One of the most significant provisions in the federal
Fisheries Act is the prohibition in section 36(3) against releasing
deleterious substances into waters frequented by fish. This
prohibition has been interpreted broadly by the courts and may
result in significant penalties even if an activity has been
approved by Fisheries and Oceans Canada (DFO) and the applicable
provincial regulators. On February 15, 2014, DFO released draft
regulations under section 36 of the Fisheries Act to
provide a framework for future Ministerial Regulations to permit
deposits of deleterious substances in three circumstances:
to regulate aquaculture, aquatic pests and aquatic invasive
to allow for aquatic research; and
where the deposits of deleterious substances are already
managed by provincial and/or federal regulating authorities.
With respect to the last category, which is of most significance
for resource developers, the Regulations Establishing
Conditions for Making Regulations under Subsection 36(5.2) of the
Fisheries Act (the Proposed Regulations) allow the Minister of
Environment to issue regulations permitting the deposit of
deleterious substances if the following conditions are met:
the deleterious substance to be deposited, its deposit or the
work, undertaking or activity that results in the deposit is
authorized under federal or provincial law or is subject to
guidelines issued by a federal or provincial government and is
subject to an enforcement or compliance regime;
the federal or provincial law or guidelines set out conditions
that result in a deposit that is not acutely lethal and contains a
quantity or concentration of deleterious substance that, when
measured in that deposit or in the relevant water frequented by
the recommendations of the Canadian Water Quality
Guidelines for the Protection of Aquatic Life that were
published in 1999 by the Canadian Council of Ministers of the
Environment, as amended from time to time, or the recommendations
that were derived from those guidelines on their site-specific
application, as amended from time to time, or
the recommendations of any peer-reviewed guidelines that are
established for the purpose of protecting aquatic life and adopted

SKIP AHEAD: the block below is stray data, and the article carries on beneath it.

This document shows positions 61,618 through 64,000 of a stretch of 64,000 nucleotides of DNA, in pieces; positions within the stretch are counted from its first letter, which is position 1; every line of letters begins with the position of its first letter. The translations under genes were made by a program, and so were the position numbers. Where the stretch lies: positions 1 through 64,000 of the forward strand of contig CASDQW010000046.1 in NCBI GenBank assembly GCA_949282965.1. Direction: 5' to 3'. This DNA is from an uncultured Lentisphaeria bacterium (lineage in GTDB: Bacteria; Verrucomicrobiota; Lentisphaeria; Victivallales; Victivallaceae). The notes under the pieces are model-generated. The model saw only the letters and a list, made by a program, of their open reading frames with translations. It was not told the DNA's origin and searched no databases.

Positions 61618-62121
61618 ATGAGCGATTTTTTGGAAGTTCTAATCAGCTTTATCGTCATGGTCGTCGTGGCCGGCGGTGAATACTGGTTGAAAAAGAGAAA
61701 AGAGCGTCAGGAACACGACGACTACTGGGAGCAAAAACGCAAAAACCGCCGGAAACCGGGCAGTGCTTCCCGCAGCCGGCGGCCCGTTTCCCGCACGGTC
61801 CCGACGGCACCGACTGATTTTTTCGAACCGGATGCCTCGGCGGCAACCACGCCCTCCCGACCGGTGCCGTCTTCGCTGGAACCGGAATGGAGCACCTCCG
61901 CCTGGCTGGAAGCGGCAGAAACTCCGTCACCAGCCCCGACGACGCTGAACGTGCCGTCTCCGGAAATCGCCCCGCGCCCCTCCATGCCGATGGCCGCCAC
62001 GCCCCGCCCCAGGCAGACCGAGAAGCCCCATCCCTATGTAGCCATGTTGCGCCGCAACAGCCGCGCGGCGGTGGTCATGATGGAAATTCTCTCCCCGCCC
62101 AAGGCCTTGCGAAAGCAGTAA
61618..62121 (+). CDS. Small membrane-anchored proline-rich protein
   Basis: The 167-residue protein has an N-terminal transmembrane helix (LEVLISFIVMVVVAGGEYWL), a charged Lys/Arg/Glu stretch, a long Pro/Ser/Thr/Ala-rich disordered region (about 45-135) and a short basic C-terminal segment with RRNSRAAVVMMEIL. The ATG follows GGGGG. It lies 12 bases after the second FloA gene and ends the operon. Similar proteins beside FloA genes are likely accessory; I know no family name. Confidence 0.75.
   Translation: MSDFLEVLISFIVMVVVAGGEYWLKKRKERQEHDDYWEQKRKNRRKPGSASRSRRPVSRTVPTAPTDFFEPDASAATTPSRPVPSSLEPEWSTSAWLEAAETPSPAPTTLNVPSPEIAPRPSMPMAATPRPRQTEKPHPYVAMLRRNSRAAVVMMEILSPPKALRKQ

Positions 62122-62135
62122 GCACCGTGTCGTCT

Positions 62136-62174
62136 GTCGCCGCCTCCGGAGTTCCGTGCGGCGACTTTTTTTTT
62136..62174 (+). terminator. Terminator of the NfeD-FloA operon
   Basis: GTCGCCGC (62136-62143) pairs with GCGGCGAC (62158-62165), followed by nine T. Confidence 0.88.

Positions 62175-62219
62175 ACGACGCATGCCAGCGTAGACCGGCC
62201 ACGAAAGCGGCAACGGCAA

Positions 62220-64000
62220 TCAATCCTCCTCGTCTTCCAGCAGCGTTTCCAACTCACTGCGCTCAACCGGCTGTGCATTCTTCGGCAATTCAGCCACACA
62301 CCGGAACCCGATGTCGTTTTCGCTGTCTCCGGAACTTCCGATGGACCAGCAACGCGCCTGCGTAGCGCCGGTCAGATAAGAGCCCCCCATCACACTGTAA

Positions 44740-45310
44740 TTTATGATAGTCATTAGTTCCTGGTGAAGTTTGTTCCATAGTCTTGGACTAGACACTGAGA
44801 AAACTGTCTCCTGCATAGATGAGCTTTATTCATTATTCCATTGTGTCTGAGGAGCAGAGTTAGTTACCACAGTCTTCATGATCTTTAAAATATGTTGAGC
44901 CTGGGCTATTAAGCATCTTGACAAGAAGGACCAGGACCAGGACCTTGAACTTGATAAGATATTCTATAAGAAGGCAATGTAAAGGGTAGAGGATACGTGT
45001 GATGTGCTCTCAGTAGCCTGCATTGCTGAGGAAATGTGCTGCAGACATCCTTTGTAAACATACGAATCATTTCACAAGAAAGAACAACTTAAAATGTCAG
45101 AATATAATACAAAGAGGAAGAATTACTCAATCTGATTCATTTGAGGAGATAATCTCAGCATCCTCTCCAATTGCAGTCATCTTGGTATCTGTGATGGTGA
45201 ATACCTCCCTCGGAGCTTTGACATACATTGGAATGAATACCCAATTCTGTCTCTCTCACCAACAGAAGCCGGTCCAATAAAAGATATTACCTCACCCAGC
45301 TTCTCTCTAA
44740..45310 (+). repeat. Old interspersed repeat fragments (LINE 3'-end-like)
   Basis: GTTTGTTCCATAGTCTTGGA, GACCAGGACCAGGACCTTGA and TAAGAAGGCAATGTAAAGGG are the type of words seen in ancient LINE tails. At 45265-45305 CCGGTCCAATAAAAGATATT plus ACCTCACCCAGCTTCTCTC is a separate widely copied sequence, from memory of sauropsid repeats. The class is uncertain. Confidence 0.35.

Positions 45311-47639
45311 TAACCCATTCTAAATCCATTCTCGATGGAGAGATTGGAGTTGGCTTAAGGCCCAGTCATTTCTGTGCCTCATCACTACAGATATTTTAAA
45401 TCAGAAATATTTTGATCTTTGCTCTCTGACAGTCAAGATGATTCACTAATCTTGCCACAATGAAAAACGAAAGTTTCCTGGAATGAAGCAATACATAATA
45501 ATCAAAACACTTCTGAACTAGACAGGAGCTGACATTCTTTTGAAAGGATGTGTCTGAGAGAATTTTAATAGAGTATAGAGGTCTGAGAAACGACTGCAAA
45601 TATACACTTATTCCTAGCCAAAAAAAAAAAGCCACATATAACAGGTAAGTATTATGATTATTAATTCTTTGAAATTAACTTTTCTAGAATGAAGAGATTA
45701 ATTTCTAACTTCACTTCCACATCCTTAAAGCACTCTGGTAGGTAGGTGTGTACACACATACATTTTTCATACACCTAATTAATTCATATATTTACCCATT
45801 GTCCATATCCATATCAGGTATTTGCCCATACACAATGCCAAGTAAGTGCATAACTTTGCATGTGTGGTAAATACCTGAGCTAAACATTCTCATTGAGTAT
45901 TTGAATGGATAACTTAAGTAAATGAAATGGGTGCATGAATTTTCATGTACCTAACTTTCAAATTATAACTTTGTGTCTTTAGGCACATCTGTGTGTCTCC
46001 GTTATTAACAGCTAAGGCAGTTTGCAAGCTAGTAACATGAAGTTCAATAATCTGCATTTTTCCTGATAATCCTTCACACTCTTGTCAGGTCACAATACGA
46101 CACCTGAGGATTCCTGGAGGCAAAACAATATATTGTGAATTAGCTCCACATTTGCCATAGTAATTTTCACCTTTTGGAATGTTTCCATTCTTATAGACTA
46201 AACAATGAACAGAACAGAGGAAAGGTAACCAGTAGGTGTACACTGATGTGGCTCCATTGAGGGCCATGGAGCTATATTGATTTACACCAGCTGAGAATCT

by a federal or provincial body; and
the effects of such a deposit on fish, fish habitat and the use
by man of fish have been evaluated in accordance with generally
accepted standards of good scientific practice.
In our view, these conditions would apply to many major resource
development projects where provincial or federal regulatory
authorities ensure that development occurs in a manner that will
not result in significant impacts on fish. As a result, if the
Proposed Regulations are approved, they will provide for a
significant shift in the regulatory regime for managing water
quality in Canada. The current regulatory regime involves overlaps
and inefficiencies between provincial and federal authorities and
creates legal uncertainty for proponents of activities that may
result in deposits of deleterious substances. Current jurisprudence
regarding the deposit of deleterious substances into water
frequented by fish states that impacts to fish in the receiving
waters are irrelevant whereas the Proposed Regulations specifically
focus on this issue. The Proposed Regulations will allow the
federal government to rely on provincial permitting programs to
manage industrial developments. This will reduce regulatory overlap
and inefficiencies, and will remove a key source of legal risk for
major projects. As a result, we believe that these Proposed
Regulations, if approved, will be very beneficial for resource
developers. Comments on the Proposed Regulations are due on or
before March 17, 2014.
The content of this article is intended to provide a general
guide to the subject matter. Specialist advice should be sought
about your specific circumstances.
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